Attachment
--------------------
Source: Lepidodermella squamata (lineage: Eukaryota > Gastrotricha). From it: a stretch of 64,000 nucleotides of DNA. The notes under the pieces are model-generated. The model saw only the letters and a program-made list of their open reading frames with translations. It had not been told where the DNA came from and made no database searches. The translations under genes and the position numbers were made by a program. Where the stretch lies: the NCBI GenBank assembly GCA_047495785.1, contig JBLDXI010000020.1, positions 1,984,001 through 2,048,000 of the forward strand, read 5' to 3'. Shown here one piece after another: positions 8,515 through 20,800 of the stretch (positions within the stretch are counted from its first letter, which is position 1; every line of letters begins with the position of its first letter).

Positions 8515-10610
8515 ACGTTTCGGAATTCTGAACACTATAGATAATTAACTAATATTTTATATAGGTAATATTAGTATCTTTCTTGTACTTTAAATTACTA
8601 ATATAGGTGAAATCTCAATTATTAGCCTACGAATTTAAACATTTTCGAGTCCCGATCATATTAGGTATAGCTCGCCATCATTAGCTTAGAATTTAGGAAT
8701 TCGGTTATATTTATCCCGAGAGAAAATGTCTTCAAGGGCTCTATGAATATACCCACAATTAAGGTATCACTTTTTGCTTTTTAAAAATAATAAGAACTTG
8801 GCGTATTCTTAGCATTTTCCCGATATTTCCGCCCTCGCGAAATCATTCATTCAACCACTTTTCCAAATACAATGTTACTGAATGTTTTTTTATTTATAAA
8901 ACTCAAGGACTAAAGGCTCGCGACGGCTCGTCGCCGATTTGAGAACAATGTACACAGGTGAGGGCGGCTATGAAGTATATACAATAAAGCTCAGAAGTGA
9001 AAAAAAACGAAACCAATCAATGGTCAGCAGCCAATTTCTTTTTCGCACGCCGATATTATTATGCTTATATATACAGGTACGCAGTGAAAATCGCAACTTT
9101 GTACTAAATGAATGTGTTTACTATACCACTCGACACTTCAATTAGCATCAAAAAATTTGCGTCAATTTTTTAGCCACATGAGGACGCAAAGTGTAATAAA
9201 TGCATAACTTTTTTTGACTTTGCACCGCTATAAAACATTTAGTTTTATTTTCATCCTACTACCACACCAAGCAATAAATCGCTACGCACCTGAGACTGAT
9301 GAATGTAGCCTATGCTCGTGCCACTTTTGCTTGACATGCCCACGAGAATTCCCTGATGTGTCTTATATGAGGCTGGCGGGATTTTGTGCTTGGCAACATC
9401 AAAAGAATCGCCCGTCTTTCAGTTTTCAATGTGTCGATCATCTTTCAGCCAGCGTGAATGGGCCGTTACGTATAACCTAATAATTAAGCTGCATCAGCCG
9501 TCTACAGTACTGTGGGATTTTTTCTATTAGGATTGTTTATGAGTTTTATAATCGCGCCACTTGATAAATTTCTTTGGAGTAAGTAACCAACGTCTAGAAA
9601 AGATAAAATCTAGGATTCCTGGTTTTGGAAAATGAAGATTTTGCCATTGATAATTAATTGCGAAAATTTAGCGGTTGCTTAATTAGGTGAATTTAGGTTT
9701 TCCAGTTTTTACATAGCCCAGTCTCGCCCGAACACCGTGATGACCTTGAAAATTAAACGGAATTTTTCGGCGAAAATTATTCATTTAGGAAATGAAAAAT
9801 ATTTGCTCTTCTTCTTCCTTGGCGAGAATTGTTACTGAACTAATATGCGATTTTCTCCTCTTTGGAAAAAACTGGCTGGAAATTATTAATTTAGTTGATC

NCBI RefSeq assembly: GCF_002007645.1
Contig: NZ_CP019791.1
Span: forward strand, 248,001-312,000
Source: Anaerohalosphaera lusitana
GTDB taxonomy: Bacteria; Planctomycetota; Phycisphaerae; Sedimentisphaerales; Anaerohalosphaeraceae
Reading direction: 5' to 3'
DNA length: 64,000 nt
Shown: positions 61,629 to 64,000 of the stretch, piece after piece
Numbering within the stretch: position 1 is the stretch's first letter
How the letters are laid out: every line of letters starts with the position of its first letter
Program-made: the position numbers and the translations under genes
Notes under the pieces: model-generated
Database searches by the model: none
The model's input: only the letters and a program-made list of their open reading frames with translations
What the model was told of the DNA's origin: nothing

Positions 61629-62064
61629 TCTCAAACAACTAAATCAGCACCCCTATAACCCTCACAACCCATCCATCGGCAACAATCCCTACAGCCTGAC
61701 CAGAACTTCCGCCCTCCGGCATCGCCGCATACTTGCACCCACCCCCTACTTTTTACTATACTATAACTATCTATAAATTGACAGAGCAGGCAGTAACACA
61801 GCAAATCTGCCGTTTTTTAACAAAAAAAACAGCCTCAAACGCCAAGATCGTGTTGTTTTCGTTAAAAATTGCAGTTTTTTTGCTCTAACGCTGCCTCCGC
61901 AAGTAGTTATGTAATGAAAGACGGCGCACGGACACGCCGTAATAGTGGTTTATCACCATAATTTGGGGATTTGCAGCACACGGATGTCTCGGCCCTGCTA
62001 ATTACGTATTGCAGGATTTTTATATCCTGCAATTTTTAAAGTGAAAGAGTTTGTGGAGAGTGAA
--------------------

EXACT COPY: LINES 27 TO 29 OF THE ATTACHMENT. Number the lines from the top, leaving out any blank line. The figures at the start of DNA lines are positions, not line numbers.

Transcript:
Program-made: the position numbers and the translations under genes
Notes under the pieces: model-generated
Database searches by the model: none